Conflict, reconciliation and partnership

By Charles Kwuelum

The Great Lakes region of central Africa—the countries grouped around Lake Victoria and Lake Tanganyika—showcases both the very best and the very worst of humanity. The region has seen its fair share of war and conflict: the 1994 Rwandan genocide, a twenty-year ongoing conflict and war in eastern Congo, and a prolonged civil war in Burundi (a country where, just weeks ago, political tensions broke out again after ten years of peace) have all left their marks on the bodies and psyches of the peoples in the region.

At the same time, the Great Lakes region is home to a vast and ever-growing community of peace-builders, researchers, teachers, civil society actors and citizen activists who strive to re-establish and maintain peace. The past and current conflicts of the region are nothing if not interconnected, both to each other and to the wider world. The 1994 genocide in Rwanda emerged from the same ethnic tensions (created and fostered by the colonial powers) that fueled the Burundian civil war. The conflicts in Rwanda and Burundi caused the displacement of refugees (and rebel groups) into the Congo. International organizations and actors are omnipresent (although not with uniformly positive results).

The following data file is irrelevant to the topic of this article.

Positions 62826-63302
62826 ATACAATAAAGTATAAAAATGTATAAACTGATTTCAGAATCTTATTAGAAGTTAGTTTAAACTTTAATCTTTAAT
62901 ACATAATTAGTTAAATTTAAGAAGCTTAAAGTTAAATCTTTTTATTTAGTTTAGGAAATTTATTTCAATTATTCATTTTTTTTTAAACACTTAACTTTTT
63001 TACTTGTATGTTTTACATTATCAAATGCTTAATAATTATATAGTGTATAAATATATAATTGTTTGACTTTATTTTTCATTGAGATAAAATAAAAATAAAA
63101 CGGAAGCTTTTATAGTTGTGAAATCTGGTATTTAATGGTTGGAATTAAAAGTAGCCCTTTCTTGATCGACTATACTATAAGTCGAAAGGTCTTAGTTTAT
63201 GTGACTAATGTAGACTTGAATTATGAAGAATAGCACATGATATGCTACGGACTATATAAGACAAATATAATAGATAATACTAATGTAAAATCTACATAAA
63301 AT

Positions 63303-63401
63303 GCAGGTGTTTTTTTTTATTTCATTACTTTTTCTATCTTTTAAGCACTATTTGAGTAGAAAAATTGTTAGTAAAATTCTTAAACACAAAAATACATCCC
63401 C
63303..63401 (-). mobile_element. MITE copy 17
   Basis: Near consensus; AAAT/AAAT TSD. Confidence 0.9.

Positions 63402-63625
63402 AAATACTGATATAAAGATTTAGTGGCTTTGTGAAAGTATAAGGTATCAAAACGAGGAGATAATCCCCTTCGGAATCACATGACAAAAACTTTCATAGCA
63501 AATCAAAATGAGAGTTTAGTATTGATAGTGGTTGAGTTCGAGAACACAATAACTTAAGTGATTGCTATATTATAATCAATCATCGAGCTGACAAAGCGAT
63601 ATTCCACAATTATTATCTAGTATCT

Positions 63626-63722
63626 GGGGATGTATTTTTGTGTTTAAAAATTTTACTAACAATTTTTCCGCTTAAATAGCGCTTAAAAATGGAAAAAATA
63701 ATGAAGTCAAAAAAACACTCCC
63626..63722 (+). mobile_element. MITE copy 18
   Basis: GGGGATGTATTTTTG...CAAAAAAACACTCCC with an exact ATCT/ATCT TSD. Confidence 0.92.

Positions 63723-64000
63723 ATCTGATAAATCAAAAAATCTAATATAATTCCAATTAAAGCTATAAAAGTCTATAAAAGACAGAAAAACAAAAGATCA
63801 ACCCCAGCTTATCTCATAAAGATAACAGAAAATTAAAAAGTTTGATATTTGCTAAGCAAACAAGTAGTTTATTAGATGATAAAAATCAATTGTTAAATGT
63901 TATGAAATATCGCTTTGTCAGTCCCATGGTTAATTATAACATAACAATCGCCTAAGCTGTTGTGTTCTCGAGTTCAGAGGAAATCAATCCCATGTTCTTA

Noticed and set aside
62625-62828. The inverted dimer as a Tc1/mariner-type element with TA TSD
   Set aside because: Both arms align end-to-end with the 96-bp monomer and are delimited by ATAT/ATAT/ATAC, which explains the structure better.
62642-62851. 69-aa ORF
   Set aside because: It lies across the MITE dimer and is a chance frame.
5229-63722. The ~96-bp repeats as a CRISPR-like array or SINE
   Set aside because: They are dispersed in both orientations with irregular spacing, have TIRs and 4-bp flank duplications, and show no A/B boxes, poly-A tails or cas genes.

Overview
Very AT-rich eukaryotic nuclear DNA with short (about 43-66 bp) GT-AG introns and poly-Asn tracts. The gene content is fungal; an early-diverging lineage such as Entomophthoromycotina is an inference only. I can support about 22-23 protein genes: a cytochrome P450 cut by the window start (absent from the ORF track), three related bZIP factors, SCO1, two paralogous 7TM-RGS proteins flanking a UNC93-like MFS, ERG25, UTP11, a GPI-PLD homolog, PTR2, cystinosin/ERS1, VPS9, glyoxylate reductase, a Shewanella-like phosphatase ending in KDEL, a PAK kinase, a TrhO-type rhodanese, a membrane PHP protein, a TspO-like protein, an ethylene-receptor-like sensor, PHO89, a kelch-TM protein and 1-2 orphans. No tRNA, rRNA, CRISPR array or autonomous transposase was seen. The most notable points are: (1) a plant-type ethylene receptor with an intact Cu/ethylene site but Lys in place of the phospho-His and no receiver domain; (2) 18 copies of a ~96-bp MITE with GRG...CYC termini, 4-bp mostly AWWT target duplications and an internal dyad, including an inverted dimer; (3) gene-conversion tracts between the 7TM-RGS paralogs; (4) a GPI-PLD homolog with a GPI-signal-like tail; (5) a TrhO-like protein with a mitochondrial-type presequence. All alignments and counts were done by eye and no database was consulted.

Patrick Maxwell is MCC’s Eastern Congo Peace-building Coordinator, where he works tirelessly to further peace and stability in the region.  He explains his work in detail here:

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